MDS is monitoring and assessing the needs amid the tragic wildfires in Maui, Hawaii, as the death toll nears 100 people and is expected to rise. MDS reported officials anticipate search and rescue operations will continue through the week.
In an Aug. 17 announcement, MDS has been communicating with its partner organizations—including the Federal Emergency Management Agency and National Voluntary Organizations Active in Disaster—about potential long-term needs on the ground in Maui.
The blaze that devastated the historic town of Lahaina is now the deadliest U.S. wildfire in over 100 years, emergency officials reported.
Maui residents continue to sift through the ashes of what used to be homes and beloved landmarks.
“Please pray for emergency responders as they continue to face an unprecedented situation in their communities,” says MDS executive director Kevin King. “As we assess needs, please be aware that, particularly in the aftermath of a wildfire, MDS may not send volunteers for another nine to 12 months, as fire cleanup and relief operations will be unfolding during that time.”
The primary way MDS responds is by sending volunteers to clean up and rebuild following disasters. However following wildfires, the destroyed homes are a total loss, and the ashes and debris are considered toxic material. This makes it difficult for volunteers to participate in the cleanup process. It can then take months or a year or more before a community is prepared to rebuild. MDS will stay in touch with community leaders to determine when their volunteers can start rebuilding.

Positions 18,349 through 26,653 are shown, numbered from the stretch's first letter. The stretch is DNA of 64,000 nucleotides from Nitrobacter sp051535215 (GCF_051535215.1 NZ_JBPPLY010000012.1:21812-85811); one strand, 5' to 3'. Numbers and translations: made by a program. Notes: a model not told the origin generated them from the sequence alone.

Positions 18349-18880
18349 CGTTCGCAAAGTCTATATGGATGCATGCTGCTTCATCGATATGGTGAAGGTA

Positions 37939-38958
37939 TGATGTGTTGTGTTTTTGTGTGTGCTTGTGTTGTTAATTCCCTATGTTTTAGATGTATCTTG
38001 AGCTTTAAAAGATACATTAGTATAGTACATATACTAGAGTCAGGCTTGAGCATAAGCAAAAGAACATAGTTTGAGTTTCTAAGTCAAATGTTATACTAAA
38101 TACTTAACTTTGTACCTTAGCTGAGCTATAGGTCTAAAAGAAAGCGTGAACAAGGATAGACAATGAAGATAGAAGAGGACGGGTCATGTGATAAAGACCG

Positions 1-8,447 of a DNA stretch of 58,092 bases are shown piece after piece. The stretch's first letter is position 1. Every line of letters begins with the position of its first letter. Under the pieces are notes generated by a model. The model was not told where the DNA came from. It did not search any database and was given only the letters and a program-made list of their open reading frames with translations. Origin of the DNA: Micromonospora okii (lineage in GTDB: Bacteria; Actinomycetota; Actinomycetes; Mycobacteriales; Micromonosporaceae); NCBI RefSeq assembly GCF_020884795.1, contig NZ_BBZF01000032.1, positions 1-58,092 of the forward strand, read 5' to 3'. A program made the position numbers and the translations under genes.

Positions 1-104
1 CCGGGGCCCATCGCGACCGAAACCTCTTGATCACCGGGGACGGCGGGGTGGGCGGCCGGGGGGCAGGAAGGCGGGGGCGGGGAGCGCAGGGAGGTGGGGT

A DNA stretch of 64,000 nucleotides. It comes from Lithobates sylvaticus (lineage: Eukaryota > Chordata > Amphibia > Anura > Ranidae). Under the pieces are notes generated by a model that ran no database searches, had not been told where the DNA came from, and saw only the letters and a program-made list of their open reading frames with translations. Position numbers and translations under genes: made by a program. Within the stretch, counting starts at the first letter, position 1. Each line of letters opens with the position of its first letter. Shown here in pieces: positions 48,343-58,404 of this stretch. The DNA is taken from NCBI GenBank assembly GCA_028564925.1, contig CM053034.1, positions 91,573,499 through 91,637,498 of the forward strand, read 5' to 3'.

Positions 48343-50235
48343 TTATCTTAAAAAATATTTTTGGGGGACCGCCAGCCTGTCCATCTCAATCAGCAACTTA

MDS will be conducting damage assessments on the ground in Maui as soon as able and will provide updates via the website.
“Remember that prayer is one of our most important responses, and I urge you to pray for those completing the hard job of assessing the kinds of needs MDS can address,” said King. “Disasters like this strengthen our resolve to help those most in need, to carefully consider our response, and to reach out with care and compassion.”
MDS has a history of responding to disasters in Hawaii. In 1992, MDS responded with home repairs following Hurricane Inike and again in 2014 after Hurricane Iselle.
Mennonite Disaster Service is a volunteer network of Anabaptist churches dedicated to responding to natural and man-made disasters in Canada and the United States.
Their aim is to assist the most vulnerable community members, individuals and families who would not otherwise have the means to recover. MDS volunteers provide the skills and labor needed to respond, rebuild and restore in the wake of a disaster.